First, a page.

‘Listening (rather than speaking for someone) prompts us to rethink the role of interviewers and the translation of movement into the language of NGOs, human rights and law. Foregrounding the voices of people who cross borders is not a sidenote, but part of border abolition in the everyday.’
The draft pages of the lexicon already contain practical explanations of the different forms that testimonies can take, as well as examples of all the ways in which testimonies can fall into problematic, extractivist ‘humanitarian agendas which use people’s voices for their own ends’. Alongside this, readers can find examples of good practice, which will hopefully grow as more people and groups add to the discussions.
The lexicon can be useful for those thinking about setting up a new group and wish to avoid the pitfalls encountered by all those who came before them, or it can be provided to members of an existing organisation or collective to ensure that everyone is aware of the framework they are building towards. If, through practice, an organisation or an individual then comes to recognise that something is missing from the lexicon, we would hope to empower them to contribute themselves, expanding upon the work already done.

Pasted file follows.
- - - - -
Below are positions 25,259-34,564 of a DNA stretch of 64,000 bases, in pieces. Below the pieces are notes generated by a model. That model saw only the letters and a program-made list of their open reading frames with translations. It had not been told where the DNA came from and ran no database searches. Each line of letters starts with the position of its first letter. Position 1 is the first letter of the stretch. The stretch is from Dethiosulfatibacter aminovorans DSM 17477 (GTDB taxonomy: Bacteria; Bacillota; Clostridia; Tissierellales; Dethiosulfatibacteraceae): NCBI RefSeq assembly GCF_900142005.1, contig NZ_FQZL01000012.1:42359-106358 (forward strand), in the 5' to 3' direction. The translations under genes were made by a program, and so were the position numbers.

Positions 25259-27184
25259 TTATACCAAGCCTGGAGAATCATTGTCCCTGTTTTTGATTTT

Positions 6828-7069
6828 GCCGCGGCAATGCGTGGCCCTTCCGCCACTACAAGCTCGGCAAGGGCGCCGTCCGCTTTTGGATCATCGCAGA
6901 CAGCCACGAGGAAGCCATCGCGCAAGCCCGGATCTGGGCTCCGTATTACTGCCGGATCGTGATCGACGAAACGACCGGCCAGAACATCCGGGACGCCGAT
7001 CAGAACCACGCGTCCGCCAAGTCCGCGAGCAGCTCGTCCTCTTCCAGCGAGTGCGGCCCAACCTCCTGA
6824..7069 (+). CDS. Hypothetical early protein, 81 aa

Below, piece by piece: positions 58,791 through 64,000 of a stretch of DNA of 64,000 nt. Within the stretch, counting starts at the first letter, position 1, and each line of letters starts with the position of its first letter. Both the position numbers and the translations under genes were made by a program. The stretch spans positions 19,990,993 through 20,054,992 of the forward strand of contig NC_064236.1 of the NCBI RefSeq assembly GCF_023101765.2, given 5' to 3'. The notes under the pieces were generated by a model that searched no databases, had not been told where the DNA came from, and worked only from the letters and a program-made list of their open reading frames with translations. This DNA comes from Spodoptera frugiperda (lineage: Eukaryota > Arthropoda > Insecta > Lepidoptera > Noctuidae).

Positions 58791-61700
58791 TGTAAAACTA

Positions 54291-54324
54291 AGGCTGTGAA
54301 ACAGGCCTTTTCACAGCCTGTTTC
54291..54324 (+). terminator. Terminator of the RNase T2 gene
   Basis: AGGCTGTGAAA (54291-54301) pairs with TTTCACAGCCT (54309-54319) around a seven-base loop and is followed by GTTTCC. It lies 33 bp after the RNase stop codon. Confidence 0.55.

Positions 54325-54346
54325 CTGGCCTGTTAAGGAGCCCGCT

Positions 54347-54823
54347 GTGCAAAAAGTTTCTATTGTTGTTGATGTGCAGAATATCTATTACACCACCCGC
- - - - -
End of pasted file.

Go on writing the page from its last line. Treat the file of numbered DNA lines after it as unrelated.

H̶u̶m̶a̶n̶i̶t̶a̶r̶i̶a̶n̶ Mutual Aid is a process of unlearning and redressing against the humanitarian industrial complex which refracts solidarities through hierarchies of vulnerability and care, making NGOs mere proxies for the state. In its words and pages, we hope to chart both the frailties of our movements when co-opted by such logics, but also the radical potentials for horizontal and transformative action which are already being prefigured beyond these confines.
Call for contributors!